Interprofessional Organizational and Systems Leadership

Interprofessional Organizational and Systems Leadership

Interprofessional Organizational and Systems Leadership



Review of Literature, Best Practices, and Impact on Leadership

Change is ever occurring and necessary for the success and improved outcomes of any healthcare organization. But how do we achieve this change if resistance is met? Some change is mandated, and some are proactive; usually, it is the mandated change that creates the resistance. It is crucial for leaders to be mindful of each person’s values, education, cultural and social backgrounds when implementing change. In the past managers used an autocratic style to approach change; doing this can lead to wasted energy and frustration and an overwhelming resistance from staff. The best approach to meeting resistance is to recognize it. Leaders must put efforts into understanding that resistance is going to happen and looking at ways to identify strategies to meet resistance. One example is to have all who are resisting verbalize what they see as barriers. Allowing the individuals to verbalize their thoughts, meets that emotional need to vent and allows the individual to feel heard (Marquis & Huston, 2017).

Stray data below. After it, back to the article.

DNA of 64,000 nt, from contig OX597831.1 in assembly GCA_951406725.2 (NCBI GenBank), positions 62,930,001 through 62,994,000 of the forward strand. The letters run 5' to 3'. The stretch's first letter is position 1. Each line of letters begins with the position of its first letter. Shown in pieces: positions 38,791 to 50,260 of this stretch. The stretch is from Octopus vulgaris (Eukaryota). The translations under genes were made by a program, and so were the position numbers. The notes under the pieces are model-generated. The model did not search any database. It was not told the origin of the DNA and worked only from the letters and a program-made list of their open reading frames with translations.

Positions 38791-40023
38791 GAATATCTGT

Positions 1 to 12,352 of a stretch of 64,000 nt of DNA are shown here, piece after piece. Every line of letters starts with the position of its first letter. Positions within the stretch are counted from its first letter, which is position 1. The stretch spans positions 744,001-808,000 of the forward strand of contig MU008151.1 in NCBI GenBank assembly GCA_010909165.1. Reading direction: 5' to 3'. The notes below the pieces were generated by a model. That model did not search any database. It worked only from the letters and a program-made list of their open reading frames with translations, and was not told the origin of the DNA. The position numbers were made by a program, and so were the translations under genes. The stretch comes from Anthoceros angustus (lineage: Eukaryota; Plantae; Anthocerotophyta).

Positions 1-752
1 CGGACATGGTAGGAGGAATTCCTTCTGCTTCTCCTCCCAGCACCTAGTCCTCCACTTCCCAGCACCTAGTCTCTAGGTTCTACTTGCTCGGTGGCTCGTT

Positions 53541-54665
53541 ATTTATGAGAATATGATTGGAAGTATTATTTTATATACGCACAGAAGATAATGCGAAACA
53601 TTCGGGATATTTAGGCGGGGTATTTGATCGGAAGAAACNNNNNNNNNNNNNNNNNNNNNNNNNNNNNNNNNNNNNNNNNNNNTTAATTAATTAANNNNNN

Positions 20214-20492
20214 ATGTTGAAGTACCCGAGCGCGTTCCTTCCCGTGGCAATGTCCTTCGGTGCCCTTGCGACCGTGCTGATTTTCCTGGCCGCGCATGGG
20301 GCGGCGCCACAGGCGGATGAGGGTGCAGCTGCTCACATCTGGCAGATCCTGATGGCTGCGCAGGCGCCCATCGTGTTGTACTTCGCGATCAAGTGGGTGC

The leader must also share the “end game” vision. Sharing will enable the employee to have a shared vision with the leader. When the leader articulates the vision for the change, it allows others the ability to give input on that vision, resulting in increased communication (Gesme & Wiseman, 2010). It may mean that the vision is altered slightly; however, all feel they have had a voice. Doing so will decrease resistance in the future when the change is implemented. It is vital for the manager to create a trusting environment, so the employee feels they can support and trust that the vision will happen successfully.

It is also necessary to identify those who are onboard from the beginning and use them as spokespersons to truly ignite a positivity around the proposed change (Marquis & Huston, 2017). It is essential that one acknowledges those who are onboard with change. Managers must remain at the center of the process to maintain engagement of those that are onboard. It is imperative that organizations guide the behavior of experienced managers and increase their overall knowledge of key resistive factors and how to address appropriately. As nurses make up much of the organization’s staff, it is important for managers to  meet with their nurses. Meeting each person who is affected by the change is key, looking at their emotions and attitudes and truly consulting with them on how the change will affect them will negate any unnecessary pushback in the future. A final strategy for defeating resistance is by conducting the change under the best conditions possible (Moradpour et al., 2017). The organization must be in an ideal place for change to happen. For example, if change was initiated when staffing was low, nurses may feel as if they were not properly prepared and the change would not be successful. Overall, it is key that a positive emotionally based approach be taken when resistance to change is received.